Gov. M. Jodi Rell signed the state law to update the state's marriage laws to redefine marriage in Connecticut as the legal union of two people. State law previously defined marriage as the union of a man and a woman.
Thursday, Rell signed Senate Bill 899, which coincides with a court ruling last fall to allow gay and lesbian couples to marry.
The bill will transform all civil unions into marriages as of October 1, 2010, unless they've been annulled or dissolved. Many couples with civil unions already have sought marriage licenses since the court decision.
“Four years ago this week, Governor Rell signed our groundbreaking civil union law, which had broad bipartisan support. Today she signed another landmark piece of bipartisan legislation affirming the rights and dignity of all Connecticut’s citizens. Our legislature and our governor now have ratified the Supreme Court’s decision, and today all three branches of Connecticut’s government speak with one voice: discrimination has no place in our state and will be eradicated wherever it appears,” Sen. Andrew J. McDonald said in a statement.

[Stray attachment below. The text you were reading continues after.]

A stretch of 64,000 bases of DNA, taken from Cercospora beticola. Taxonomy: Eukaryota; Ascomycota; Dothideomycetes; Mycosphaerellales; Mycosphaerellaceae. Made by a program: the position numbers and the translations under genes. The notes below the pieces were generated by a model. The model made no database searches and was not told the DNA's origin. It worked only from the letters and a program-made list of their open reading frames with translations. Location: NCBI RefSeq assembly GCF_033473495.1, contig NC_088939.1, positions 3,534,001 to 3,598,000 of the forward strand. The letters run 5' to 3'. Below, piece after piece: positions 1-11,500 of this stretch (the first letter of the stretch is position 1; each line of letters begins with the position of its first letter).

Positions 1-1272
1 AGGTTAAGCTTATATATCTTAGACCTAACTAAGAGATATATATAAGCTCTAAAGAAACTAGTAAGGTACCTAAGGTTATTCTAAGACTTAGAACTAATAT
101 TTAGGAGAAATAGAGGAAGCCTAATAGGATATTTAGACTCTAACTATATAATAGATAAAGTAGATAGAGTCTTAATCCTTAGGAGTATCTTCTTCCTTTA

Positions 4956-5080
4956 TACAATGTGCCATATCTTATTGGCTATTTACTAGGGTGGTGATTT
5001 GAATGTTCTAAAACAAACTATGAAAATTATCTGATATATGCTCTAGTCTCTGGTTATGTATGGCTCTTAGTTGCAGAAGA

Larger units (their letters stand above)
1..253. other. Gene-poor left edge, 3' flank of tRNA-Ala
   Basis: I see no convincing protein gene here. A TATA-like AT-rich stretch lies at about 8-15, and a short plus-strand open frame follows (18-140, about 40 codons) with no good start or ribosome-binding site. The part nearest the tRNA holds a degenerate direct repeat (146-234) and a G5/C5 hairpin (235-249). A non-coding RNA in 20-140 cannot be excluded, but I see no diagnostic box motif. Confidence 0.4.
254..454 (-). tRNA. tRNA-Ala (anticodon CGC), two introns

Proponents say the legislation is needed to phase out civil unions and make sure same-sex couples conform to the state's marriage laws.
In an effort to appease some opponents of gay marriage, lawmakers amended the bill to show they want to protect religious liberties
“The right for gay couples to marry is clashing with somebody’s religious beliefs and I think it’s important for the legislature to strike a balance,” Rep. Vincent Candelora, of North Branford, said.
Those in favor of the bill said opponents are distorting the facts and that there were already are two religious exemptions.
“One that clearly says clergy are not required to perform or recognize these marriages and that places of worship are not required to have anything to do with them if they choose not to,” Anne Stanback, of Loves Makes A Family, said.